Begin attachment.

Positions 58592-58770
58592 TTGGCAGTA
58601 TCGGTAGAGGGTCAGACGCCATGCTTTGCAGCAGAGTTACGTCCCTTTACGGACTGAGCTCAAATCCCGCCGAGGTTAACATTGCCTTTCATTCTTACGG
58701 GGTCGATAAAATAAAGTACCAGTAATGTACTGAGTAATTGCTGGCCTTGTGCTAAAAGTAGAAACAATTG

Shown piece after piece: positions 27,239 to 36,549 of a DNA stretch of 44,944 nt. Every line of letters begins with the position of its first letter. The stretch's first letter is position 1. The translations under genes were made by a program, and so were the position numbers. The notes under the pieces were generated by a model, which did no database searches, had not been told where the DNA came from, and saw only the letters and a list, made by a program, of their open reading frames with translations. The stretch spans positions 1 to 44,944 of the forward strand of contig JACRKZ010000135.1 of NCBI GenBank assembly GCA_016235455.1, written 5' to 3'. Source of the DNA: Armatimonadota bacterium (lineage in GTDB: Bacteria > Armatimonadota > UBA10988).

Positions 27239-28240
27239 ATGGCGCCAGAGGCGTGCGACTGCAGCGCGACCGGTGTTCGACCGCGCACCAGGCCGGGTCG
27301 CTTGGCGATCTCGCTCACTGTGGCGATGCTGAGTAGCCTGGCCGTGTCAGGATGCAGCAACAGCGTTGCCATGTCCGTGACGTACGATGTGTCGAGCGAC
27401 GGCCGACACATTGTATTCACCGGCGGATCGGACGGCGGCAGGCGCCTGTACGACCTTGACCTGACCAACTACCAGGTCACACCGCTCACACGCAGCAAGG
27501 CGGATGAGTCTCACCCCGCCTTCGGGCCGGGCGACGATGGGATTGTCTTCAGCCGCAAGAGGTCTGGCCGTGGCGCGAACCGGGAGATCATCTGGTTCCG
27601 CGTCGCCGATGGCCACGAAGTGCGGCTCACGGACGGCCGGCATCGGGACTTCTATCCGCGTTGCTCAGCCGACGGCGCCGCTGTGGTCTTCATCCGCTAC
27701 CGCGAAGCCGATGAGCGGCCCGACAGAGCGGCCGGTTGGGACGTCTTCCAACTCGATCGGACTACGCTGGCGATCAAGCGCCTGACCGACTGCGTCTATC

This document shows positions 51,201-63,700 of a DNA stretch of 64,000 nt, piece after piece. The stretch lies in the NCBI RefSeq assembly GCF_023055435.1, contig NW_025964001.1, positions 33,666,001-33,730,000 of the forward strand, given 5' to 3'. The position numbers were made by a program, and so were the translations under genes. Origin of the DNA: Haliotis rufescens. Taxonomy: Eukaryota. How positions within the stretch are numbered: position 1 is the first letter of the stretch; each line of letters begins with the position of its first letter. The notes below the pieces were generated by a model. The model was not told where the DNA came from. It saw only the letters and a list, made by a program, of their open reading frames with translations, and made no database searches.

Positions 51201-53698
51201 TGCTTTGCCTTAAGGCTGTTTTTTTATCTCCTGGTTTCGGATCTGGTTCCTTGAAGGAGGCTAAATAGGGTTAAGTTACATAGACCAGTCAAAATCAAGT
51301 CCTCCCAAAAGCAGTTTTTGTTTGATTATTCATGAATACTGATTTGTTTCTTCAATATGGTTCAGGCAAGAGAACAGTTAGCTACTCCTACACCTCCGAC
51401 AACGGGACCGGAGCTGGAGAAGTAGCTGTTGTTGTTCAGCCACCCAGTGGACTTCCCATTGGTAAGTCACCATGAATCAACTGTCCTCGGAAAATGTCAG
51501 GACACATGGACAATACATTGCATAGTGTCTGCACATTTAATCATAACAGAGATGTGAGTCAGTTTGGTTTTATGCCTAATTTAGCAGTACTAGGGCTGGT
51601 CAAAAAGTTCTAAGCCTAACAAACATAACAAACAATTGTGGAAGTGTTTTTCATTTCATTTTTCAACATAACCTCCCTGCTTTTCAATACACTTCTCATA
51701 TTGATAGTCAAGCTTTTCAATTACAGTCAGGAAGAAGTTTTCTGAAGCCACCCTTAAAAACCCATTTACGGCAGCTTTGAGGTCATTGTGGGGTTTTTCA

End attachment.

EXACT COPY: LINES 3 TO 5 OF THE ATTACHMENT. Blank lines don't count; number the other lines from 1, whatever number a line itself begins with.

58601 TCGGTAGAGGGTCAGACGCCATGCTTTGCAGCAGAGTTACGTCCCTTTACGGACTGAGCTCAAATCCCGCCGAGGTTAACATTGCCTTTCATTCTTACGG
58701 GGTCGATAAAATAAAGTACCAGTAATGTACTGAGTAATTGCTGGCCTTGTGCTAAAAGTAGAAACAATTG

Shown piece after piece: positions 27,239 to 36,549 of a DNA stretch of 44,944 nt. Every line of letters begins with the position of its first letter. The stretch's first letter is position 1. The translations under genes were made by a program, and so were the position numbers. The notes under the pieces were generated by a model, which did no database searches, had not been told where the DNA came from, and saw only the letters and a list, made by a program, of their open reading frames with translations. The stretch spans positions 1 to 44,944 of the forward strand of contig JACRKZ010000135.1 of NCBI GenBank assembly GCA_016235455.1, written 5' to 3'. Source of the DNA: Armatimonadota bacterium (lineage in GTDB: Bacteria > Armatimonadota > UBA10988).